Questions about Account Registration

Why do I have to register for an account?

When you upload EPCIS data to the Visibility Data Workbench to decode it, or use the Visibility Data Workbench to create new data, the Visibility Data Workbench keeps a copy so you can view or edit it later. You need to have an account so that nobody but you can see your data.

What information do I need to provide to register?

Just your name, e-mail, company name, and your time zone.

Why do you need that information?

You use your e-mail to log in, so we need to know that to recognize you. We want your name so that we can greet you when you log in. We need to know your time zone so that we can display dates and times. And we want your company name so that we have an idea of what sorts of companies are interested in the Visibility Data Workbench (but we won't mind if you leave that one blank).

Will I be asked to provide a credit card number?

No. The Visibility Data Workbench is free, so we don't need your credit card number.

How will you use my e-mail address?

Right after you register, we will send you an e-mail to complete your registration. You click the link in the e-mail, which takes you to a screen where you set your password, and then your account is ready to use. After that, you enter your e-mail address and password to log in. If you ever forget your password or want to change it, we will send you another e-mail with a reset password link. If you provide feedback or ask a question through the Feedback link, we might use your e-mail to send you a reply. Finally, we may occasionally use your e-mail to notify you of new features or other changes to the Visibility Data Workbench.

One thing we will not do is give your e-mail address to anybody else, for any reason.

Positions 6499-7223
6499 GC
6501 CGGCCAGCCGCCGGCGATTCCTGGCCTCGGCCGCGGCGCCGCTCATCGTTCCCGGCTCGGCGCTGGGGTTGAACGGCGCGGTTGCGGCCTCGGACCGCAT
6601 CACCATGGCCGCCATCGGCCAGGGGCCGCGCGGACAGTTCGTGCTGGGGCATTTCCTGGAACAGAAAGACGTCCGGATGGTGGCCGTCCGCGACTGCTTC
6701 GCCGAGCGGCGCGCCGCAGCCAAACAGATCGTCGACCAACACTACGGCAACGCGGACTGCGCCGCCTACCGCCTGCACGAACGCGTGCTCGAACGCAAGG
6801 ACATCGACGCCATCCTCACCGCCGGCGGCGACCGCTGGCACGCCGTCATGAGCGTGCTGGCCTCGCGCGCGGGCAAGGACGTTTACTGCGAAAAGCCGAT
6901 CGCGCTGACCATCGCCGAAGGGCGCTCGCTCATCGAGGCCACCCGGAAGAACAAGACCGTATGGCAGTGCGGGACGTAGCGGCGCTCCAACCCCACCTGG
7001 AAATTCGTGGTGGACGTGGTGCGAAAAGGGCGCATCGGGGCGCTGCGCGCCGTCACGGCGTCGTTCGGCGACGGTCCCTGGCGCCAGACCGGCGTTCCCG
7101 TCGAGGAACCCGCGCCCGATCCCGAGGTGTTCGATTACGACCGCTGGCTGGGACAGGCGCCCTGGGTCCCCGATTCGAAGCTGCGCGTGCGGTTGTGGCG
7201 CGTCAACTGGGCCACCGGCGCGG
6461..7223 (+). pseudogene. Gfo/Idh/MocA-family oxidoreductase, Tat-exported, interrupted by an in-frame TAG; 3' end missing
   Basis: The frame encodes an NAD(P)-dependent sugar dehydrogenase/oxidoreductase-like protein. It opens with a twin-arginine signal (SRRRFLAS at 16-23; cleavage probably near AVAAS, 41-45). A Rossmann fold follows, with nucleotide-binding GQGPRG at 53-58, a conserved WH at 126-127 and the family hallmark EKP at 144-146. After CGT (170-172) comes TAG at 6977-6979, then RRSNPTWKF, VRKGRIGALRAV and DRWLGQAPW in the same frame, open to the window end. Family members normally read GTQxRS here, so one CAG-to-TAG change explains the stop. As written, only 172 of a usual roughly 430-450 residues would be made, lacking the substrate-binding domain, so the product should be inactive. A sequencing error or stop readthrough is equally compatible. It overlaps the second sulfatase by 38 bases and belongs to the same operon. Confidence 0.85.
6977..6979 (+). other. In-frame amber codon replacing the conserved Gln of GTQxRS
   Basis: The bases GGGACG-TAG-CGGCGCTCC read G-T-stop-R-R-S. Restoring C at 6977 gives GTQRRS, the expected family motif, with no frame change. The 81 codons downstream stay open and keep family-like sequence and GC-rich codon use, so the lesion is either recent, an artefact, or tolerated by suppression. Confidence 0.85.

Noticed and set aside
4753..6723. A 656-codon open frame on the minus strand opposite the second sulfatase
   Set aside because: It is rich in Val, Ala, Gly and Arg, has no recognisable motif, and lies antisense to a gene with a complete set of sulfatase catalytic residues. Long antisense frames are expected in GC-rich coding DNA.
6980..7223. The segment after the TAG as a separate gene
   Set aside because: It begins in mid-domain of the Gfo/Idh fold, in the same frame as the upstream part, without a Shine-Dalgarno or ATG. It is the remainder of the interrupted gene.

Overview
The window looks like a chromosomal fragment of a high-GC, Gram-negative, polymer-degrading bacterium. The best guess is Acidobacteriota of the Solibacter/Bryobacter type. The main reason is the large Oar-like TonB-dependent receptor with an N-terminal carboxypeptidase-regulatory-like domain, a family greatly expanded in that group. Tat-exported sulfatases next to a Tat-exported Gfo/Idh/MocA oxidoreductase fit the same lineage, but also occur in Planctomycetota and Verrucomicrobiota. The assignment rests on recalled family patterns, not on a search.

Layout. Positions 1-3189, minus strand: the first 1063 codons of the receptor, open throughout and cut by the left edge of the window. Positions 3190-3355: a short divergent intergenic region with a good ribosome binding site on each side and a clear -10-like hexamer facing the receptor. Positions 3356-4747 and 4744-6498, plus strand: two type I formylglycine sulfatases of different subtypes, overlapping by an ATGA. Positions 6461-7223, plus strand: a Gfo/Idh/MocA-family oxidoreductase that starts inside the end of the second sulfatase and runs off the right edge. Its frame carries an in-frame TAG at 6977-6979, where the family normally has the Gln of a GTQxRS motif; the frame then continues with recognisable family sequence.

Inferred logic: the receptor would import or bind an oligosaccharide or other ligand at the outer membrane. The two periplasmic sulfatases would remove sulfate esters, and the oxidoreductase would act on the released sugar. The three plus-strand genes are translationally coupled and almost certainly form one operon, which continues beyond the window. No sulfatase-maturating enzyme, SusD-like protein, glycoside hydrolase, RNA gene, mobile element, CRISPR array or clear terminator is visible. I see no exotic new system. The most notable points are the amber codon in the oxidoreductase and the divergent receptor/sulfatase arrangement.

I forgot my password; what do I do?

Just click the Forgot Password link on the home page or login screen. We will send you an e-mail with a link to reset your password.

What if I remember my password but I want to change it?

Use the Forgot Password link on the home page or login screen (even though you didn't really forget it). We will send you an e-mail with a link to reset your password.

How can I change the e-mail address for my account?

Click the Feedback link and ask for a change. We'll take care of it as soon as possible.

Questions about Event ID (new in EPCIS 1.2)

What is the Event ID?

The Event ID is an optional field in an EPCIS event. When it is specified, it provides a globally unique identifier for that specific EPCIS event. Unlike other identifiers in an EPCIS event, the Event ID refers to the EPCIS event itself, not to a real-world entity. The Event ID is new in EPCIS 1.2.

Should every EPCIS event have an Event ID?

No. In fact, an Event ID is seldom needed. The only use for the Event ID described in the EPCIS standard is when an event containing an error declaration wants to refer to a subsequent event as providing a correction. This is a pretty rare situation. And even in that situation, the use of an Event ID is optional.

Why wouldn't I put an Event ID into an event?

An Event ID must be globally unique -- different from the Event ID on any other EPCIS event anywhere in the world. It is not always easy to generate such a unique identifier. Adding an Event ID places an additional burden on the EPCIS Capturing Application that creates the event, and in most cases it is not needed.

If I do want to include an Event ID, what should it be?

The EPC Core Business Vocabulary specifies that an Event ID should be a Universally Unique Identifier (UUID), specifically a UUID expressed in URI syntax according to RFC 4122 using either Version 1 (date/time+MAC) or Version 4 (random) variant. Here is an example:

urn:uuid:48b59f5c-2635-42d8-8aa7-24f748cfaf6b
The Visibility Data Workbench event editor can generate a UUID for you.

Questions about Error Declaration (new in EPCIS 1.2)

What is an error declaration?